Can I Use Plastic Bags For Sandbags?

The short answer to this question is yes! Not only is the highly recommended material, woven polypropylene made from a flexibly type of plastic, but you can also use binbags as a temporary source of sandbags if you are in an emergency.

That is correct, you heard us right. If you are in an emergency and in desperate need for sandbags immediately, fill your binbags up with soil from your garden and use these until you can get hold of correct types of sandbags. If you don’t have binbags, carrier bags can even act as a temporary sandbag but make sure these bags don’t have holes in for the sand or soil to escape.

If you are using these bags, we recommend for you to lay a plastic sheet down underneath these bags to act as a stronger seal and more protection.

One thing you may want to bear in mind and monitor if you are going to use carrier bags, it will be easy for them to fall out of place when being stacked. Plastic bags can often prove to be difficult to stack neatly and remain stacked as they can slide off one another.

Polypropylene is a type of plastic and is quickly outranking the long-standing hessian sacks. This is because they are considered as a cheaper alternative which does not rot down over time so you will nearly always be covered.

Whether you decided to get a standard woven polypropylene bag, or a UV protected heavy duty bag, you know that these sandbags will help to keep you protected from the harsh elements of the typical British weather.

What To Use To Fill Sandbags?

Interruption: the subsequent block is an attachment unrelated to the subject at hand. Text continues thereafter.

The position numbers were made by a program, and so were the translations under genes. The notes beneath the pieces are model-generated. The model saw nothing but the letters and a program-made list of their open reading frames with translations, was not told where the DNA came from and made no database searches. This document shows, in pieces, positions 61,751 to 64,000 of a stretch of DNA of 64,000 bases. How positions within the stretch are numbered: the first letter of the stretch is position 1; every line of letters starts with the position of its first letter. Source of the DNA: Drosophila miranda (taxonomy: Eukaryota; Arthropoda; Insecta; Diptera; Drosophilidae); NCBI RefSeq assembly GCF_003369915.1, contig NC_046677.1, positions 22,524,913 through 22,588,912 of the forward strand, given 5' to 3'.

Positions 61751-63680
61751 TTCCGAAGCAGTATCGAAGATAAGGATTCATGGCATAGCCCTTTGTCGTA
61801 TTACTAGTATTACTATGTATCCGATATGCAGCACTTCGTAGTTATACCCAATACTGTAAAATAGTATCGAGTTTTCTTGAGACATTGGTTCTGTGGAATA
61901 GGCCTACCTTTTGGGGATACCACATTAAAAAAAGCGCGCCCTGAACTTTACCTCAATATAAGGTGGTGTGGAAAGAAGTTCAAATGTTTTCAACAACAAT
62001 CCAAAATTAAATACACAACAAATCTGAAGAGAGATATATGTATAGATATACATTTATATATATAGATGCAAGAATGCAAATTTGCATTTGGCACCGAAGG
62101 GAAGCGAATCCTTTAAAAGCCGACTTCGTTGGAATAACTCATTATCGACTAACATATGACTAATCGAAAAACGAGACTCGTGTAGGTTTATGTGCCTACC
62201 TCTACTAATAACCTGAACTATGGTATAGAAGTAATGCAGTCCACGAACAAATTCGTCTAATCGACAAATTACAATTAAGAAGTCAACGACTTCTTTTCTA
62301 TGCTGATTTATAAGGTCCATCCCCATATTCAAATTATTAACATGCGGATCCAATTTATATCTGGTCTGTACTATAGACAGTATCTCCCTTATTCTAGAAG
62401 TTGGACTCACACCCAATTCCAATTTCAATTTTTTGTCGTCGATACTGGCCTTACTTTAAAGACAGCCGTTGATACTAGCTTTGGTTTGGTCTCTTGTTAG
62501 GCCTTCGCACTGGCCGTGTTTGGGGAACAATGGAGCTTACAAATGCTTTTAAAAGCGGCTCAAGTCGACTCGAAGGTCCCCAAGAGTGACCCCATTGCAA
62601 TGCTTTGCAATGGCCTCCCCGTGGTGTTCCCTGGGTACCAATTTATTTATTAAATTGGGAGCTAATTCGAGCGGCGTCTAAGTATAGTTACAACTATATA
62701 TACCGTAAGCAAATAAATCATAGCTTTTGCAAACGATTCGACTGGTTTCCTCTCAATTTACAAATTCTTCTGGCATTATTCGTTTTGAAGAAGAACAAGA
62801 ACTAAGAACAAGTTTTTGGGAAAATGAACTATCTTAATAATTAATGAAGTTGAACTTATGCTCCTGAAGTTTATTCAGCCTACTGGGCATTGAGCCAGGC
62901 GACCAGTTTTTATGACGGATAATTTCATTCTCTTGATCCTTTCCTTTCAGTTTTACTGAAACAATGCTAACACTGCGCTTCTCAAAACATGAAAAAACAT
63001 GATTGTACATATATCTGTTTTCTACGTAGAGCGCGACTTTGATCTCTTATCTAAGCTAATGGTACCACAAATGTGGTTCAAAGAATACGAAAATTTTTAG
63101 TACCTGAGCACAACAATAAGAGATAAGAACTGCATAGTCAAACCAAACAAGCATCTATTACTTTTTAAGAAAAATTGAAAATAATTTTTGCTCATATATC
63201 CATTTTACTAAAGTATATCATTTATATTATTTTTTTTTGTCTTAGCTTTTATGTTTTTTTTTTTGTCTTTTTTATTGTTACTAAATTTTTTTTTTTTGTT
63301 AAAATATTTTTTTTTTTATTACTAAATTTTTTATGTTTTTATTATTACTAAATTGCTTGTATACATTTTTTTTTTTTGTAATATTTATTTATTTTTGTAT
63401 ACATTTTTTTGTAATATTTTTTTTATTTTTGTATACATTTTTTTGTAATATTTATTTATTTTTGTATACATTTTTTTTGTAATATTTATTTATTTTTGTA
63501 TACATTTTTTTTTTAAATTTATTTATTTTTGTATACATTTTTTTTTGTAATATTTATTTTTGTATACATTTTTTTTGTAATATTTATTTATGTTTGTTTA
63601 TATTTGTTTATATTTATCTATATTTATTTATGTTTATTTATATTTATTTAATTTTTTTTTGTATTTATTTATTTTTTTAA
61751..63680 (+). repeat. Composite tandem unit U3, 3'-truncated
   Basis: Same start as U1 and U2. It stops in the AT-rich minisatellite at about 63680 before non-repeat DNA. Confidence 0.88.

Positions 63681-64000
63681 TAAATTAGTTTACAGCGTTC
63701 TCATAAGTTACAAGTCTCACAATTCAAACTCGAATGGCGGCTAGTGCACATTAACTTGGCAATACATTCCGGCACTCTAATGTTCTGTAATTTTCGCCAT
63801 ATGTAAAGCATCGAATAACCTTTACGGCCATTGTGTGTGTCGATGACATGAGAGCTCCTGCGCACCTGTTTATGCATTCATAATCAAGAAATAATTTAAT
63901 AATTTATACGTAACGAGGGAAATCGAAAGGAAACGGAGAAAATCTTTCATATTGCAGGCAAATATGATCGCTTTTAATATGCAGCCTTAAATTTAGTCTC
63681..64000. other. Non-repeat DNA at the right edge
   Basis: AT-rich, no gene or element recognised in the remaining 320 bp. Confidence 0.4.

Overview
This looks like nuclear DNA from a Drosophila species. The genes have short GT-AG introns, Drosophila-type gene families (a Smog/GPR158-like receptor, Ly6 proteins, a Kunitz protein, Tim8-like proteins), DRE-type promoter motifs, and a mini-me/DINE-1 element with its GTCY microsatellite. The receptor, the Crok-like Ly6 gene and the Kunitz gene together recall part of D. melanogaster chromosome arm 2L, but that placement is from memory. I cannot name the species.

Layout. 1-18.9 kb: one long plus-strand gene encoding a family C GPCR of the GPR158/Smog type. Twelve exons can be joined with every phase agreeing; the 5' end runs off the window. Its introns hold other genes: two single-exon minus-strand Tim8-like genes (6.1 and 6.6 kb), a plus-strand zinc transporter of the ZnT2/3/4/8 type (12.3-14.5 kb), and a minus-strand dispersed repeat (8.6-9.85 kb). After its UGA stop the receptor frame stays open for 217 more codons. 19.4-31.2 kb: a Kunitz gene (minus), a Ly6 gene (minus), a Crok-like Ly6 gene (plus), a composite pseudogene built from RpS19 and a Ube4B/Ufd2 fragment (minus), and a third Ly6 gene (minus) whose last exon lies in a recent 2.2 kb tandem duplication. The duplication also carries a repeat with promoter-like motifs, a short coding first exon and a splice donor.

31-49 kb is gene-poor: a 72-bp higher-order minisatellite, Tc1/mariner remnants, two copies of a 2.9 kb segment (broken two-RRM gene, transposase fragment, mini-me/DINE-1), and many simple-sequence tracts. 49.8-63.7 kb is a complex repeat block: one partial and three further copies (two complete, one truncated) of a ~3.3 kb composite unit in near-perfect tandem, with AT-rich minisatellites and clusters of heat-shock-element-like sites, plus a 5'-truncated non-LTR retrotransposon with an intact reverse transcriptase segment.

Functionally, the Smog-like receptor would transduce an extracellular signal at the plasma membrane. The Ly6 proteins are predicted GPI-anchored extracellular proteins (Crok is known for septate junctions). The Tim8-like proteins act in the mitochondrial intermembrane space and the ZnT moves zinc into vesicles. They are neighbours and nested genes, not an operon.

Just like it says in the name, the best thing you can use to fill up your sandbag is sand! But can you use just any sand, including the sand at the beach? Also is there anything else I can choose to fill up my sandbags besides sand?

Let’s start with the most popular filling for a sandbag - sand. Whilst you can get many different types of sand, there are only a few types which are useful and effective when it comes to filling your sandbags.

Firstly, it is important that your sand is dry, free from any debris or foreign objects, and each grain of sand is large enough to avoid seeping through the holes and going everywhere. If this happens, your sandbag will very quickly become obsolete.

Another type of sand which you want to avoid is soft sand. Soft sand is often described as builders’ sand and each grain Is much smaller in size than regular sand, meaning the likelihood of this type of sand leaking out of your bags is quite high.

Another issue with using soft sand is within the actual defence itself. Soft sand is unable to hold back water due to the size of each grain and the softness.

If you don’t want to use sand or are unable to get hold of some sand, you can opt to use soil. It is important to inspect this before you place It into your bag.

Often soil from your back garden will contain foreign objects which are sharp and can pierce the container from the inside. In addition, certain materials can break down the fibres within the bag itself causing its utility to greatly drop!

What Is The Easiest Way To Fill Sandbags?